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DVD Players


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A DVD is an optical disc storage media format, invented and developed by Philips, Sony, Toshiba, and Panasonic in 1995. DVD originally stood for Digital Versatile Disk, or Digital Video Disk. The acronym was dropped after DVD proved to have more uses than just storing video content. DVDs offer higher storage capacity than Compact Discs while having the same dimensions. Pre recorded DVDs are mass produced using molding machines that physically stamp data onto the DVD. Such discs are known as DVD-ROM, because data can only be read and not written nor erased. Blank recordable DVDs (DVD-R and DVD+R) can be recorded once using optical disc recording technologies and supported by optical disc drives and DVD recorders and then function as a DVD-ROM. Rewritable DVDs (DVD-RW, DVD+RW, and DVD-RAM) can be recorded and erased multiple times. DVDs are used in DVD-Video consumer digital video format and in DVD-Audio consumer digital audio format, as well as for authoring AVCHD discs. DVDs containing other types of information may be referred to as DVD data discs.

DVD Video is a consumer video format used to store digital video on DVD discs, and is currently the dominant consumer video format in Asia, North America, Europe, and Australia. Discs using the DVD video specification require a DVD drive and a MPEG-2 decoder (e.g., a DVD player, or a computer DVD drive with a software DVD player). Commercial DVD movies are encoded using a combination of MPEG-2 compressed video and audio of varying formats (often multi channel formats as described below). Typically, the data rate for DVD movies ranges from 3 Mbit/s to 9.5 Mbit/s, and the bit rate is usually adaptive. It was first available for retail around 1997.

DVD Audio is a digital format for delivering high fidelity audio content on a DVD. DVD audio is not intended to be a video delivery format and is not the same as video DVDs containing concert films or music videos. The first discs entered the marketplace in 2000. DVD-Audio was in a format war with Super Audio CD (SACD), another format for delivering high fidelity audio content. Neither format has gained a strong position in any consumer market.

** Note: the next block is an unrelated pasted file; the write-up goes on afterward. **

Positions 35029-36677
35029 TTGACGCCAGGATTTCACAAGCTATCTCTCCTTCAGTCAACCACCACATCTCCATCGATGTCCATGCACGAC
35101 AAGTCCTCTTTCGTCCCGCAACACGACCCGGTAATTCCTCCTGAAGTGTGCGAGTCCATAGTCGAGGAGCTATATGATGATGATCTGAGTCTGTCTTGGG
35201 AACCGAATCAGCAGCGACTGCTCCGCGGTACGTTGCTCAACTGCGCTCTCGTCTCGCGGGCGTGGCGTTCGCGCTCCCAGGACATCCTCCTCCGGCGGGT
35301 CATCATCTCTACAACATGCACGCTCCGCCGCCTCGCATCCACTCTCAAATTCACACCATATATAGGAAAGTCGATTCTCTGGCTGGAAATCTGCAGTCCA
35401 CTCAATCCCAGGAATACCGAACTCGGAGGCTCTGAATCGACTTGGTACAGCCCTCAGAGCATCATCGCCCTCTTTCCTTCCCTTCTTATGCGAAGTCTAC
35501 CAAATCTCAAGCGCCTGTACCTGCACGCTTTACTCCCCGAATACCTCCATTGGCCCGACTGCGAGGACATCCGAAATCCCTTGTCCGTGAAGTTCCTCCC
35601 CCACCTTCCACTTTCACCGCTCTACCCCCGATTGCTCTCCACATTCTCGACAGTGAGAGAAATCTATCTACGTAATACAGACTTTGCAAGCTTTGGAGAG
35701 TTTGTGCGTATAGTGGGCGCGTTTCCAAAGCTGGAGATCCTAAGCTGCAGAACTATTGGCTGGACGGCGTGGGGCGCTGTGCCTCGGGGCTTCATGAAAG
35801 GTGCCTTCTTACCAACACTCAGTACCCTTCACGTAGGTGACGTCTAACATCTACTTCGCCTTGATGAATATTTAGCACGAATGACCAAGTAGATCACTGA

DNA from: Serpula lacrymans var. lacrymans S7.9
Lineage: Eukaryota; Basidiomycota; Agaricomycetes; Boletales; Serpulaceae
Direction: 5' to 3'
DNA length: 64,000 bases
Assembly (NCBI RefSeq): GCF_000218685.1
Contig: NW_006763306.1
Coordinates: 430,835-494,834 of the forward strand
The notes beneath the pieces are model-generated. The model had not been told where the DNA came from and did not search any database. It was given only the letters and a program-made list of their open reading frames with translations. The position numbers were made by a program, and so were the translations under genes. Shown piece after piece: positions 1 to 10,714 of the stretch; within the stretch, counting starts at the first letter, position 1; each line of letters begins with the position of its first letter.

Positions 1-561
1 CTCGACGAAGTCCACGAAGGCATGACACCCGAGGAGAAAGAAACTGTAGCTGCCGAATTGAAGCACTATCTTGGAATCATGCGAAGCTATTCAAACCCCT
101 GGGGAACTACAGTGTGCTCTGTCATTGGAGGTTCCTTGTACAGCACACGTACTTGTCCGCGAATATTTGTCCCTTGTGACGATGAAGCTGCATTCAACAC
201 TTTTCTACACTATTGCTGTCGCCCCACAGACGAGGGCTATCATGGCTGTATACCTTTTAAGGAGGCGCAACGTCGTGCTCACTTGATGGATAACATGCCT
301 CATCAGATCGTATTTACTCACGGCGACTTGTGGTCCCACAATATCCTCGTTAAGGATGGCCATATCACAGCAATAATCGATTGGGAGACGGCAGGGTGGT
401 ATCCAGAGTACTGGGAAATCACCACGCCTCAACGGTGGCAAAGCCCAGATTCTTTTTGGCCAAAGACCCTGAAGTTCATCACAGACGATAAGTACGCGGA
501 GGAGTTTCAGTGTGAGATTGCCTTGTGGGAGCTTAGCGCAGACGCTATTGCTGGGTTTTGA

A DVD player is a device that plays discs produced under both the DVD-Video and DVD-Audio technical standards, two different and incompatible standards. These devices were invented in 1994 and continue to thrive. However, with the release of high definition media, sales and popularity are expected to drop in the upcoming years. A DVD player has to complete these tasks: Read a DVD disc in ISO – UDF version 1.02 format. Optionally decrypt the data with either CSS and/or Macrovision. Read and obey the DVD’s Regional lockout codes and display a warning if the player is not authorised to play the DVD. Decode the MPEG-2 video stream with a maximum of 10 Mbit/s (peak) or 8 Mbit/s (continuous). Decode sound in MP2, PCM or AC-3 format and output on stereo connector, optical or electric digital connector. Output a video signal, either an analog one (in NTSC, PAL or SECAM format) on the composite, S-Video, SCART, or component video connectors, or a digital one on the DVI or HDMI connectors.

Additionally, most DVD players allow users to play audio CDs (CDDA, MP3, etc.) and Video CDs (VCD). A few include a home cinema decoder (i.e. Dolby Digital, Digital Theater Systems (DTS)). Some newer devices also play videos in the MPEG-4 ASP video compression format (such as DivX) popular in the Internet. Most hardware DVD players have to be connected to a television, there also exist portable devices which have an attached LCD screen and stereo speakers. Portable DVD players are often used for long road trips and other travel.

There are successors to the DVD player: the HD DVD player and the Blu-ray Disc player, utilizing two incompatible technologies that reproduce higher quality video images than standard DVD. On February 19, 2008, Toshiba, creator of the former technology announced it would cease production on all HD DVD products leaving Blu-ray as the high definition successor to DVD players. Also, upscaling and up converting DVD units are available that connect to televisions via a high definition interface and increase the overall picture quality.

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  • Posted On March 8, 2012
  • Published articles 10

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